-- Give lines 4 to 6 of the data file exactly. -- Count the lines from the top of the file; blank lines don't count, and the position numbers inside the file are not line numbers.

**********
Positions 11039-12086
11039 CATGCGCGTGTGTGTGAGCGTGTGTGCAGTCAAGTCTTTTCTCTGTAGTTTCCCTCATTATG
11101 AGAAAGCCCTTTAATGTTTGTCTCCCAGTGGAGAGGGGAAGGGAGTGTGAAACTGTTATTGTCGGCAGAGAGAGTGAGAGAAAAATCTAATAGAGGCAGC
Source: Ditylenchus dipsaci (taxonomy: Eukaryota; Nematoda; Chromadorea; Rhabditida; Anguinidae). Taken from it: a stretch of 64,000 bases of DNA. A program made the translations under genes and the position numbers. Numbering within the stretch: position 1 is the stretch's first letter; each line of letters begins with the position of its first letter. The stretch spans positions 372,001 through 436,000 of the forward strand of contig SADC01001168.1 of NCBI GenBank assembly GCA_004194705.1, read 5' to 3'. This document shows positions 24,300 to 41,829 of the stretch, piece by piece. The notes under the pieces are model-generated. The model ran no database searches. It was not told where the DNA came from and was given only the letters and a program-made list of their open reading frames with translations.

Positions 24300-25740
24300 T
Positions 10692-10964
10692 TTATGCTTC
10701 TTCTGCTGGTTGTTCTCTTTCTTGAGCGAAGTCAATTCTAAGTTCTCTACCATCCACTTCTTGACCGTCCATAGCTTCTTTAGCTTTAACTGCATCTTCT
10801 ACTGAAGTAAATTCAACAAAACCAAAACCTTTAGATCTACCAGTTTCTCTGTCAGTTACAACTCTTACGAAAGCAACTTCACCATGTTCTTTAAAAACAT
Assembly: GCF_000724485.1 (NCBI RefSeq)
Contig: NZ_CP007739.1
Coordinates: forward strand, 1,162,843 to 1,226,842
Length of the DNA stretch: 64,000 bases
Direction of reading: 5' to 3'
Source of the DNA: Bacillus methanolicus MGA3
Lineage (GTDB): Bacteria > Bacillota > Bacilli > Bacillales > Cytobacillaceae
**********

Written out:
Source: Ditylenchus dipsaci (taxonomy: Eukaryota; Nematoda; Chromadorea; Rhabditida; Anguinidae). Taken from it: a stretch of 64,000 bases of DNA. A program made the translations under genes and the position numbers. Numbering within the stretch: position 1 is the stretch's first letter; each line of letters begins with the position of its first letter. The stretch spans positions 372,001 through 436,000 of the forward strand of contig SADC01001168.1 of NCBI GenBank assembly GCA_004194705.1, read 5' to 3'. This document shows positions 24,300 to 41,829 of the stretch, piece by piece. The notes under the pieces are model-generated. The model ran no database searches. It was not told where the DNA came from and was given only the letters and a program-made list of their open reading frames with translations.

Positions 24300-25740
24300 T